We come now to the savvy veteran of the Cubs rotation, as we visit with the surprisingly-gracefully-aging Jon Lester. While Lester is certainly far from the pitcher he was during his first two years with the Cubs, he has done a good job avoiding completely falling off a cliff over the past few years, and in many ways improved over his 2018 campaign. Let’s dig in.
Jon Lester 2019
31 starts, 171.2 innings
4.46 ERA 1.50 WHIP 4.26 FIP
8.65 K/9 2.73 BB/9
43.3 GB% 14.6 HR/FB
102 ERA- 2.8 fWAR
So, Lester saw his ERA climb by more than a full point from ’18 to ’19, but in reality that was actually the result of incredible luck in 2018 keeping the ERA down. In 2018, his ERA of 3.32 was a full point below his FIP of 4.39, which is a major red flag. In 2019, though, he actually brought the FIP down to 4.26, and his ERA being above that is indicative of the actual results matching the expected results. He also saw a bit of bad luck, as evidenced by the ERA being just over the FIP, but also the fact that opposing batters had a .347 BABIP against him, which was far and away the highest mark against him in his career. Overall, 2019 should serve as an encouragement for Cubs fans for what Lester still might have in the tank.
YES! YES! YES!: Given that Lester is now 36 and has been worth less than 3.0 WAR three years in a row, it’s hard to dream too much on a best case scenario for 2020. In reality, the best case scenario is really just avoiding any wide variety of worst-case scenarios, which we will touch on more in a moment. If Lester can be worth more than 2.0 WAR this season, which he should be capable of, then it should be considered a good season from him given his age and lack of overpowering stuff.
The one big thing that the Cubs and their fans may hope to avoid is any chance of Lester somehow vesting his 2021 option. It’s unclear how exactly that would work out at this point, given the option vests if he throws 200 innings this year, and without a 162-game schedule there is zero chance of him getting there, but if that option did happen to vest, it would be bad news for the Cubs. They’d have to pay a 37-year old Lester $25-million in 2021, and while certainly none of us are going to cry tears for the Ricketts having to pay anyone, having that much payroll space taken up by an old pitcher who is just barely performing over league average would not be nice.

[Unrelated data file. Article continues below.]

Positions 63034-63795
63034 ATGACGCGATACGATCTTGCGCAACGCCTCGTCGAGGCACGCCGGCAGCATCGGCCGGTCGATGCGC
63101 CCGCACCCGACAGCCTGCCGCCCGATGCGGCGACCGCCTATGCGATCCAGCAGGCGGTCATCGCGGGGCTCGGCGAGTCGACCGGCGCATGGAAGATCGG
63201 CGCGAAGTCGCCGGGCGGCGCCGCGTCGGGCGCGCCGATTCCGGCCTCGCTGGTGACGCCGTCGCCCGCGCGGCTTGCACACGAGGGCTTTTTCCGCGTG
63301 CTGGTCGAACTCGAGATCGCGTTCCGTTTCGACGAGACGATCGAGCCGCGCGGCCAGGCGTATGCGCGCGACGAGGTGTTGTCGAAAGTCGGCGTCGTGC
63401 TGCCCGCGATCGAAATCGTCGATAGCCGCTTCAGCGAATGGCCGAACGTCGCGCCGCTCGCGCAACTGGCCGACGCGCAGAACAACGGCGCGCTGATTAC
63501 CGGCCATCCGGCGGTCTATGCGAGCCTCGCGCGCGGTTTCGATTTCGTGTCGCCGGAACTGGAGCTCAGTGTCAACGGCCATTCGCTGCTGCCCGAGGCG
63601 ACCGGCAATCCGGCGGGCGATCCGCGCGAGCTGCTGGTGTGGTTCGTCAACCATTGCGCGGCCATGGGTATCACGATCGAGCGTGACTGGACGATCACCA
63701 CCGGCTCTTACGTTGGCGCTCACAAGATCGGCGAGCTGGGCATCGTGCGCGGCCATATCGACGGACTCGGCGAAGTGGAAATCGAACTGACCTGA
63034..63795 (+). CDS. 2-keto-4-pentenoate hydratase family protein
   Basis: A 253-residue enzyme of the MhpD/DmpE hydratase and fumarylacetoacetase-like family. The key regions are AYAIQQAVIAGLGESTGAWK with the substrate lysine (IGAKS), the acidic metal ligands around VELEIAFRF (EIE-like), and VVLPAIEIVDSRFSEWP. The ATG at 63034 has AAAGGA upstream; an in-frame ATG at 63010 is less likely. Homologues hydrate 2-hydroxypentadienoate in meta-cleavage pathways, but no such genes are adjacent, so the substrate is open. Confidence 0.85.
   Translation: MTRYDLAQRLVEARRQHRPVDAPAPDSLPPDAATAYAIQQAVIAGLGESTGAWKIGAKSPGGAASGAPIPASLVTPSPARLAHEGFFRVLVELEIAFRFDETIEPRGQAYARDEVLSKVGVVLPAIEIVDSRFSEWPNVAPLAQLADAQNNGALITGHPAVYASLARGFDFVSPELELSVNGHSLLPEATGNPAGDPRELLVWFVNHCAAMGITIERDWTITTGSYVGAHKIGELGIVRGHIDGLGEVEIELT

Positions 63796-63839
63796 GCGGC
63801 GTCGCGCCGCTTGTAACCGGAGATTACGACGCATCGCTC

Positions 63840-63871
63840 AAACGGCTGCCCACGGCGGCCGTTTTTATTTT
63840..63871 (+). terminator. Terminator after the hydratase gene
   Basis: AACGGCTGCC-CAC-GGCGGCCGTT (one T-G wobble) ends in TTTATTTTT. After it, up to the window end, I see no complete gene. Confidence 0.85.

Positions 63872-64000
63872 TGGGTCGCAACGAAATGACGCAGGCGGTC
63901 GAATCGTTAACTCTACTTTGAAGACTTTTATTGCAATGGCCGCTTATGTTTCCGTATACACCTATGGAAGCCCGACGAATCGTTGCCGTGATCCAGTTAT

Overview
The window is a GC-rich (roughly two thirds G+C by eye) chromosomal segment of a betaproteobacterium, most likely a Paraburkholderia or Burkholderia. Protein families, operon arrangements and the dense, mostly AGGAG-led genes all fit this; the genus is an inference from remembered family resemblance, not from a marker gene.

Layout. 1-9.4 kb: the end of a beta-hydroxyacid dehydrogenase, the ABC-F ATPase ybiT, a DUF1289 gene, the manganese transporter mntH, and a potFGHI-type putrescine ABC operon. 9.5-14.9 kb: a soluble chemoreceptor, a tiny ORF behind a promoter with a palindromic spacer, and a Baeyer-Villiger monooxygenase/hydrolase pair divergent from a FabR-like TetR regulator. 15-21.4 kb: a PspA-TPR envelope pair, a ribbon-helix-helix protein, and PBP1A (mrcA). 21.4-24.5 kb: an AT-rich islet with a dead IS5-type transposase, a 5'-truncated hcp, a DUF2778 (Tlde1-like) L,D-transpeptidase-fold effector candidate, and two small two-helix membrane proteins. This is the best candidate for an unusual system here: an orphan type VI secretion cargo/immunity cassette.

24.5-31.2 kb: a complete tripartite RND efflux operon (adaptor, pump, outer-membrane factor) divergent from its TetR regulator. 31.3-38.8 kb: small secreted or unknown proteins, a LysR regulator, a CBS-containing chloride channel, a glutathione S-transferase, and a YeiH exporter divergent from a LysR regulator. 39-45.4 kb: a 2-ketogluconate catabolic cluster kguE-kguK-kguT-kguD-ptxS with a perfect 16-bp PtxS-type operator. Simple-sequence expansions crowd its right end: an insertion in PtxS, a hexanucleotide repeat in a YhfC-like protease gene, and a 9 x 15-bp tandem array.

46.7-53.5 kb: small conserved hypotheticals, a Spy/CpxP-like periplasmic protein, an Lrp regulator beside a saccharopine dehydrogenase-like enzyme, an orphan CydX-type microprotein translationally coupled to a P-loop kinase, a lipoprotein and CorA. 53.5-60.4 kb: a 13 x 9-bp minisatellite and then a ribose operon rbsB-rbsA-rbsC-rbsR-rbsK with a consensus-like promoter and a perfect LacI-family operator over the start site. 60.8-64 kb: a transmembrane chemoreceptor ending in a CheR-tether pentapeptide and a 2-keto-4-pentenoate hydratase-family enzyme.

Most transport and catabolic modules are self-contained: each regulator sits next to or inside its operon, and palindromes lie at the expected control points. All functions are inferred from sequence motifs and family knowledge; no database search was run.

YOU’RE A B+ PLAYER: As I briefly mentioned, there are a number of potential worst case scenarios for Lester in 2020, and probably too many to try and get specific with them all. Suffice it to say they can all be summed up with this – it’d be really bad if his age really caught up with him really fast. Again, this could manifest itself in a multitude of ways. Maybe he walks a shit ton of guys. Maybe he is tossing home run derby velocity up there and Wrigley field looks more like a driving range than a baseball field when he pitched. Maybe neither of those things happen, but he still just can’t get anyone out and people just tee off on him. Again, there are many outcomes, but you just hope not to see any of them.
And while the aforementioned option vesting would probably only vest because Lester stays in games for a long time because he’s pitching well, it’s still best to avoid that.
DRAGON OR FICKLE?: I am not one to bet against aging curves, but I am also not one to ignore years of great performance. And while Lester is definitely not an elite pitcher anymore, he still has the pitch control, repertoire, and mindset to pitch well in the bigs. I think we see a virtual repeat of 2019 from Big Jon, though maybe with some ever so slight decline in overall value and production. Mark me down for an official prediction of 2.5 WAR, and I won’t go too far into the rest of the numbers, but if pitches well enough to produce that WAR, the rest of his stats should be satisfactory as well.